I was speaking with a consulting client yesterday about using the social networks. This client is somewhat new(er) to social media, and is getting a fast-tracked education. 🙂
We got on to the subject of Twitter, and started talking about Twitter do’s and don’ts. While I know what my personal pet peeves are, I was curious as to what other tweeters thought. So, in a highly unscientific survey, I asked.
Here are the responses I got:
1) Lack of engagement
Several people cited this as a major pet peeve, where people follow them without trying to connect with them or find out more about them. This came up most often. It does seem that people really do want to use the social networks to connect.
2) Automated messages after following
This was the second most cited pet peeve. People feel like these messages are clutter and kind of clog up the works. From my perspective, if I follow you, you don’t need to welcome me. Just give me some good information (i.e. be a good tweeter) and I’m happy. Likewise, I am certainly thumbs down on all the direct messages about making money with Twitter, joining your Mafia family, and the like.
3) Spam and porn.
This was the third most commonly cited Twitter pet peeve. People, in general, say they are blocking and reporting people who spam or send out pornographic links or tweets. There are some things which should be left to the imagination.
4) Too much tweet repetition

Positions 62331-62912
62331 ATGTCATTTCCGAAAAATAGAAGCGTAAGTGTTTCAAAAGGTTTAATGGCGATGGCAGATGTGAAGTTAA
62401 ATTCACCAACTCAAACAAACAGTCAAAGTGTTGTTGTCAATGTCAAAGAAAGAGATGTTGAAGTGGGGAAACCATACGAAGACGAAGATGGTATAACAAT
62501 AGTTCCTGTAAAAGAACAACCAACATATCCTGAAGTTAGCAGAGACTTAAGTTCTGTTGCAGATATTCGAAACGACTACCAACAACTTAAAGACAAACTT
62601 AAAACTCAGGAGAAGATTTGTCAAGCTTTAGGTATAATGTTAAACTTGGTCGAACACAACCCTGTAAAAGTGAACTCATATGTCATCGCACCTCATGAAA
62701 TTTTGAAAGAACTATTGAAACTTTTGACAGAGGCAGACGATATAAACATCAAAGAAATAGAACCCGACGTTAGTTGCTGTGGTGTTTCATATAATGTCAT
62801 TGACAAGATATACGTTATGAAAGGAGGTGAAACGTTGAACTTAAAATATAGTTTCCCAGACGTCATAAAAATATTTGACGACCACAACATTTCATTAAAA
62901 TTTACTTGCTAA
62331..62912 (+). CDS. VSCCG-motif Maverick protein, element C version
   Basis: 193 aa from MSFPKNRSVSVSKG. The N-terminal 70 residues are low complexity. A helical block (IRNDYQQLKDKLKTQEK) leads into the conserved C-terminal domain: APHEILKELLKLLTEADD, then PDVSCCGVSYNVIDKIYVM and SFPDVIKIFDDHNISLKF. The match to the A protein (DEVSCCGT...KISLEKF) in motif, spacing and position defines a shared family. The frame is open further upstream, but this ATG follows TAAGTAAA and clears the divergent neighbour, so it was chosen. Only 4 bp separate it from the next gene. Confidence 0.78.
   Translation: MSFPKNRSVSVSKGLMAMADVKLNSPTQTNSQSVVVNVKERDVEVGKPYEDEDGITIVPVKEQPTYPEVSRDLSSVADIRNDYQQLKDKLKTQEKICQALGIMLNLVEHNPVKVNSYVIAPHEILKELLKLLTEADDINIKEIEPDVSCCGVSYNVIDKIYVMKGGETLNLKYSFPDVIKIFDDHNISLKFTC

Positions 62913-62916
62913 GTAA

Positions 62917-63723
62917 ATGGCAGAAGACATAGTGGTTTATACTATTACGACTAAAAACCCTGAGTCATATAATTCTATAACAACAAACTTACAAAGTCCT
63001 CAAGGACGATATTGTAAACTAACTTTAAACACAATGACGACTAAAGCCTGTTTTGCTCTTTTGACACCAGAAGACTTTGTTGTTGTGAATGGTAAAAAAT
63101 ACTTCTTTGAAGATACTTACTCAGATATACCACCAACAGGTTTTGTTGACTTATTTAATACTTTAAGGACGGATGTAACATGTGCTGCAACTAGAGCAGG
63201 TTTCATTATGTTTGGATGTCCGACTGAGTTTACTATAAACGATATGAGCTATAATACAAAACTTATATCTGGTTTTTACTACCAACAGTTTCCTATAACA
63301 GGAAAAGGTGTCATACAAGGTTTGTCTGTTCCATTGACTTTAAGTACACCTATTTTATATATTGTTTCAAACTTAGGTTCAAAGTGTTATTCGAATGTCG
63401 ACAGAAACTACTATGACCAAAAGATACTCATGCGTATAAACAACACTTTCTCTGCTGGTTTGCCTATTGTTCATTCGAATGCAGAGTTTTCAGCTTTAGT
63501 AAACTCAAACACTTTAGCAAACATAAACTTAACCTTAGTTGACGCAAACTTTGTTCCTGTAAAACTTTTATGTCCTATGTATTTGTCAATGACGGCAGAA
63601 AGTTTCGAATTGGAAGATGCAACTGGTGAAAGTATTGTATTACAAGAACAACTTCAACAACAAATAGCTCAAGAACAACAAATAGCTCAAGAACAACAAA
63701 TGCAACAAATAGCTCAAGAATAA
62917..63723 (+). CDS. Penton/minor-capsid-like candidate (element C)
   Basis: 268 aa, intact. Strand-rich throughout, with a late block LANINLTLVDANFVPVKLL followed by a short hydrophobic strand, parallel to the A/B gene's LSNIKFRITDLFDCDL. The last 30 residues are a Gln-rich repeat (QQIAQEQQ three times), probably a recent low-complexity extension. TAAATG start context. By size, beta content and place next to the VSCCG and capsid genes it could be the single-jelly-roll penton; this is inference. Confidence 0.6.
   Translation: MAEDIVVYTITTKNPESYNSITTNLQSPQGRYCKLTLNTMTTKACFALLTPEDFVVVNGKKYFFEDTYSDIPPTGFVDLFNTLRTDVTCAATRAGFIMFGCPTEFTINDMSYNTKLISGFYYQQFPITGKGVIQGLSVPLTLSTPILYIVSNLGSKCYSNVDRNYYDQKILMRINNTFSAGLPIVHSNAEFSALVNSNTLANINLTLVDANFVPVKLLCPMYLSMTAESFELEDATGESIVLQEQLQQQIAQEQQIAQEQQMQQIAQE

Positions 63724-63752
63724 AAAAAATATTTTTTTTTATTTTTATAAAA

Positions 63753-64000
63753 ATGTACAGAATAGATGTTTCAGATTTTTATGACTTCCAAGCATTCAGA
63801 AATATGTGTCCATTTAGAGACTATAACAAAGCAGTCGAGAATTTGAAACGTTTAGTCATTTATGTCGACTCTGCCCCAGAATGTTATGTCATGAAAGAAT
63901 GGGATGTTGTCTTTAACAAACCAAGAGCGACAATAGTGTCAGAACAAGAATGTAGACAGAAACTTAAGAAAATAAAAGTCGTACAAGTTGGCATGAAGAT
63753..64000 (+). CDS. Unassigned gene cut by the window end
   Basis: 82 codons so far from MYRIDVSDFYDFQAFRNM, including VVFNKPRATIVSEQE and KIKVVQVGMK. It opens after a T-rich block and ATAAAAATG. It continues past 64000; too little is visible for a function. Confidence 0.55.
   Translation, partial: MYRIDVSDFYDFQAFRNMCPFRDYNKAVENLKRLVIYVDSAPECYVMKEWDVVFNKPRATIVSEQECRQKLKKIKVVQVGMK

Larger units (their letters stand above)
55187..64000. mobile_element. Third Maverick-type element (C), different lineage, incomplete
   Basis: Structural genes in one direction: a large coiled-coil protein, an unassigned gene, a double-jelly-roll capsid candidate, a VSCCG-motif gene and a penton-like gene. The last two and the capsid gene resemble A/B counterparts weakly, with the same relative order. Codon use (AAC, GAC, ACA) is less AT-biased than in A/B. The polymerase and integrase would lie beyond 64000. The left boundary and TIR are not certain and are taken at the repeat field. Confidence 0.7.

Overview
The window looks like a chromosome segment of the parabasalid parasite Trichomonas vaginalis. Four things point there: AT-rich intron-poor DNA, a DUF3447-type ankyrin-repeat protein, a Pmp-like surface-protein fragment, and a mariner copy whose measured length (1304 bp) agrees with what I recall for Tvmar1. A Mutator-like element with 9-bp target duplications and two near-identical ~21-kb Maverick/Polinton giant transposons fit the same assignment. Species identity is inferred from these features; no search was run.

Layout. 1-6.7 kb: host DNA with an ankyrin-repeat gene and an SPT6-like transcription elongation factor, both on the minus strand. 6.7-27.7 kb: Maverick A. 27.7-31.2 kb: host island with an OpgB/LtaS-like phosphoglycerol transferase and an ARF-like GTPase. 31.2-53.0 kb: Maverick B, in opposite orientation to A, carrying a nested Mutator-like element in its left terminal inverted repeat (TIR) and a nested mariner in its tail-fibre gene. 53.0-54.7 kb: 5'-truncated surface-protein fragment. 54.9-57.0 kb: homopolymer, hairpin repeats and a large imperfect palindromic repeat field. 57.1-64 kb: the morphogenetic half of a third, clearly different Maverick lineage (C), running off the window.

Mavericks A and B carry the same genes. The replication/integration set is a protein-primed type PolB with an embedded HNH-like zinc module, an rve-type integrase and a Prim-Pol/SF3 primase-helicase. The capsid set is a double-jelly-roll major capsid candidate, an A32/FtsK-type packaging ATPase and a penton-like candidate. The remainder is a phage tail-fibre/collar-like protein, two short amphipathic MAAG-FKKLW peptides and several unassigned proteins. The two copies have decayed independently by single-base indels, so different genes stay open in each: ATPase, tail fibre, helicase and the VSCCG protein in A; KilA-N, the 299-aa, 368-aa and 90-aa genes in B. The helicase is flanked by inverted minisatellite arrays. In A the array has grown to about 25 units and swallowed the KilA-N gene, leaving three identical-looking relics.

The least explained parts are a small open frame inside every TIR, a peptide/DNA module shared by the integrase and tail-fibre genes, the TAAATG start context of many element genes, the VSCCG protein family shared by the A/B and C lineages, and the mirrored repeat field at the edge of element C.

This pet peeve relates to people repeating their tweets. There are various services which let you set up recurring tweets, but the latest news is that Twitter is cracking down on accounts which make notable use of repeated tweets. This means that you can’t really “set and forget” your Twitter account without running a higher risk of suspension. I imagine that occasional repetition is fine, but just keep in mind that people want new information. Every tweet you send out has the potential to build your brand, so be original.
5) Too many hashtags or @ names
This means that people don’t want to read tweets that have too many labels or tags. They also don’t want to read ones which seem blanketed with user names. I, too, notice that I tend to glaze over when I read a tweet that references multiple users. Maybe the balance is to use names, but maybe 3 or less per tweet.
If you want to get attention, gain followers, and be more effective with using Twitter, keep these pet peeves in mind- and don’t do them.
Special thanks to my Twitter connections who contributed to this post:
@paganmomblog, @adamsherk, @Agotthelf
@jodhikavespa, @driveindustries, @mollyzmommie
@SchereLLC, @GAStroz, @AdaMarcom
(If you’re looking to connect on Twitter with people who add value and like to engage, follow them!)